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Low-Code App Development is Helping to Battle COVID-19

How low-code app development is helping share information, capture data and battle the COVID-19 pandemic.New York City, the besieged center of the worldwide coronavirus (COVID-19) pandemic, has turned to a surprising tool to help fight its spread and keep city residents as safe as possible — low-code development. CNBC reports that the city built a sophisticated crisis-management system in a matter of days “without writing one line of computer code” in order to battle the COVID-19 pandemic.

At the heart of the system is an online portal, which in the words of the article, “allows New York to map the virus and identify hot spots, as well as connect residents to critical services.” The entire system was written in just 72 hours, using drag-and-drop visual tools.

Jessica Tisch, commissioner of the NYC Department of Information Technology and Telecommunications and the Citywide CIO, explains why a no-code tool was chosen for development: “Information is power, and we are in a race against the clock. To fight the coronavirus pandemic, we need not only more medical equipment and testing but also more data in real time.”

 The portal can be easily customized for other cities, counties and states, and can be live in within 48 to 72 hours, the article notes.

The speed and sophistication of putting together the system is a harbinger of the way much development will be done in the future, many experts believe, including  Charles Lamanna, corporate vice president of the citizen applications platform at Microsoft.  Lamanna says Microsoft expects that 500 million apps will be written in the next five years, which is more than the total number of apps built in the last 40 years. He explains, “450 million have to be built with a low-code tool. There are not enough humans to code fast enough to build that many. Professional developers should focus on harder challenges than another expense submission form or approval form.”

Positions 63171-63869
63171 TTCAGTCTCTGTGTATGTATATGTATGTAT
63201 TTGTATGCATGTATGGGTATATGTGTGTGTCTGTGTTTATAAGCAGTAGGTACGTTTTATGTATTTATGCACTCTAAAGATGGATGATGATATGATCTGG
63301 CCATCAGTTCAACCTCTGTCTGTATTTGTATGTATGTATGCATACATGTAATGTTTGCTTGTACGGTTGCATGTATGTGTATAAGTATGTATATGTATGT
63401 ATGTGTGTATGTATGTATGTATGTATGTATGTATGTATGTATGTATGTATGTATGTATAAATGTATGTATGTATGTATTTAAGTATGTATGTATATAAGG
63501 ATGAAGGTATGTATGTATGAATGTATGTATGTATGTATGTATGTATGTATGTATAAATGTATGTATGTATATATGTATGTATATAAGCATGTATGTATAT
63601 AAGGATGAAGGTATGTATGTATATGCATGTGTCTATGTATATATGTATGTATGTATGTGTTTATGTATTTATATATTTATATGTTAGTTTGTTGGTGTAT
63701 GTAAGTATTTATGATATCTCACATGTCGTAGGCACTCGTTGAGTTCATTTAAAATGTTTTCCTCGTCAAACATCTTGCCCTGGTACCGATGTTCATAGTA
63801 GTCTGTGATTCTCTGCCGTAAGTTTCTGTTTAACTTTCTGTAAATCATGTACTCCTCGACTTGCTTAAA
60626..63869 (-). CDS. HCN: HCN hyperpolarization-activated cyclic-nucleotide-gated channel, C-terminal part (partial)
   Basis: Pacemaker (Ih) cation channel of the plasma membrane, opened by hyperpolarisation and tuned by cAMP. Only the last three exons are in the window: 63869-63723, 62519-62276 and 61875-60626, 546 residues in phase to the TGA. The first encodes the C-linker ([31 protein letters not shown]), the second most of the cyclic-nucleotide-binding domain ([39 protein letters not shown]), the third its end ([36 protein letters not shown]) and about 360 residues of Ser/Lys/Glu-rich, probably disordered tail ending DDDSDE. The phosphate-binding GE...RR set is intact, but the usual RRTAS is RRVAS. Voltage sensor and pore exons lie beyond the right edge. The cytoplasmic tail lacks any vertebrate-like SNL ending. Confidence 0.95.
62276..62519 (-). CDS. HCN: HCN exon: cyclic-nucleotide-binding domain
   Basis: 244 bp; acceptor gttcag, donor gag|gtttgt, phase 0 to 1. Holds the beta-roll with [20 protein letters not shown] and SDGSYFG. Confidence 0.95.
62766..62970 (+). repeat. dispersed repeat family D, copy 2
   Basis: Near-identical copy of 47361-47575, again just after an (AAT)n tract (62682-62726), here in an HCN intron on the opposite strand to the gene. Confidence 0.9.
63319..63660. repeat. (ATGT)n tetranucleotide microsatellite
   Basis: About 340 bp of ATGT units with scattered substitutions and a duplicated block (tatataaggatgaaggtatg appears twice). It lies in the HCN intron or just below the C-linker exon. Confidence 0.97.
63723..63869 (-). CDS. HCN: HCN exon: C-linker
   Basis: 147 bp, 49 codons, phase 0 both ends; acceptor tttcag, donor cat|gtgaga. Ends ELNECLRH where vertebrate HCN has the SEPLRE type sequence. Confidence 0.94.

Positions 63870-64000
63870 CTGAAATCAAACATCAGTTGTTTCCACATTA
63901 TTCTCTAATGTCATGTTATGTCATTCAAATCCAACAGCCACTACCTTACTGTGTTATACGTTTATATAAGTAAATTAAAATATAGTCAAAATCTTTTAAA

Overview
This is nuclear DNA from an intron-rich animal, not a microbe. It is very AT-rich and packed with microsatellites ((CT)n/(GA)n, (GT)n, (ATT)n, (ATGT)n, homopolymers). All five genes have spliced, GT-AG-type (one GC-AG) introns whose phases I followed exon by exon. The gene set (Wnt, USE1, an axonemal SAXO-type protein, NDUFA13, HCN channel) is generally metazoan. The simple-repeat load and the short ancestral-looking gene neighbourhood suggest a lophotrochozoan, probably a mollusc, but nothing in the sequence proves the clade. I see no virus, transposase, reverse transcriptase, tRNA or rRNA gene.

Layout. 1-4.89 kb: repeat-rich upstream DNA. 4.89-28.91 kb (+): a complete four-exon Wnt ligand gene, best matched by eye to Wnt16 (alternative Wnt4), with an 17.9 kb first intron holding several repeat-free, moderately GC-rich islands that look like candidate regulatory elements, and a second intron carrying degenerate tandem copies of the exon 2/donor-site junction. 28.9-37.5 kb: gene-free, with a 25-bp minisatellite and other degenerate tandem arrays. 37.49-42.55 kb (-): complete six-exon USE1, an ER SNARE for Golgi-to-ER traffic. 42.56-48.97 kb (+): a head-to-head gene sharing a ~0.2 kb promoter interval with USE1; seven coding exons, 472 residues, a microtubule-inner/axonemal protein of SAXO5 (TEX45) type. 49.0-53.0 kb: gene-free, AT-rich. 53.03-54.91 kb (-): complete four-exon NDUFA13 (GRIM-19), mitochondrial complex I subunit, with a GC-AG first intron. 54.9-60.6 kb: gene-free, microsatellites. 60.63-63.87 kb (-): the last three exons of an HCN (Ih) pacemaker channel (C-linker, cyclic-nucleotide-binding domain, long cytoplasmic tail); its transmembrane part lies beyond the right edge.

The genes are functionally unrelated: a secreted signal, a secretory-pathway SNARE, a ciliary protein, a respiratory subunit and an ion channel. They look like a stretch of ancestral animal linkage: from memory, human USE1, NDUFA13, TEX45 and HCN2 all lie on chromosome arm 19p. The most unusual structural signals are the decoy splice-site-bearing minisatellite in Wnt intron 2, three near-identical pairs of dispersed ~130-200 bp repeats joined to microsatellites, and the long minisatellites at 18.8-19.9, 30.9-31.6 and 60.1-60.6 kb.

"Apps for fieldwork are growing five times faster than IT departments can satisfy.” 


He adds, “There are tons of processes today tracked in Excel spreadsheets, and being able to move to an app improves efficiency. Apps for fieldwork are growing five times faster than IT departments can satisfy.” Those are the kinds of apps that are ideal for low-code and no-code development, he says.

No-code and low-code tools are vital because enterprises simply can’t hire enough highly trained developers to write all the apps that they need. He says, “There is a 1 million developer shortfall in the U.S. alone, and all these companies are struggling to create content and applications to go truly digitally native. You don’t need someone who studied comp sci for four years.”

Alpha Software Built this COVID-19 Risk Assessment App with a NYC cardiologist/internist and released it widely as a public service.An Example of Low Code App Development at Work on COVID-19 Projects:
Working with a cardiologist on the front lines of the COVID-19 pandemic battle, Alpha software developed and deployed this COVID-19 Risk Assessment App in days to enable people everywhere to assess their risk for COVID-19. Read about the app and access it anonymously for free.

Working on a COVID-19 App? Get Low-Code Help!

Are you developing a COVID-19 related app or data collection application? Alpha Software is offering complimentary low-code software licenses and services to help anyone building COVID-19 apps. Alpha apps include robust mobile features, such as GPS, digital signatures, photo capture and markup, and offline capability -- allowing you to get a richer COVID-19 app to market faster. To get help with your COVID-19 apps during the pandemic contact us

How Low-Code Tools Are Changing Programming and Business Strategy Forever
Bloomberg Business Features Alpha COVID-19 Risk Assessment App

About Author

Amy Groden-Morrison
Amy Groden-Morrison

Amy Groden-Morrison has served more than 15 years in marketing communications leadership roles at companies such as TIBCO Software, RSA Security and Ziff-Davis. Most recently she was responsible for developing marketing programs that helped achieve 30%+ annual growth rate for analytics products at a $1Bil, NASDAQ-listed business integration Software Company. Her past accomplishments include establishing the first co-branded technology program with CNN, launching an events company on the NYSE, rebranding a NASDAQ-listed company amid a crisis, and positioning and marketing a Boston-area startup for successful acquisition. Amy currently serves as a Healthbox Accelerator Program Mentor, Marketing Committee Lead for the MIT Enterprise Forum of Cambridge Launch Smart Clinics, and on the organizing team for Boston TechJam. She holds an MBA from Northeastern University.

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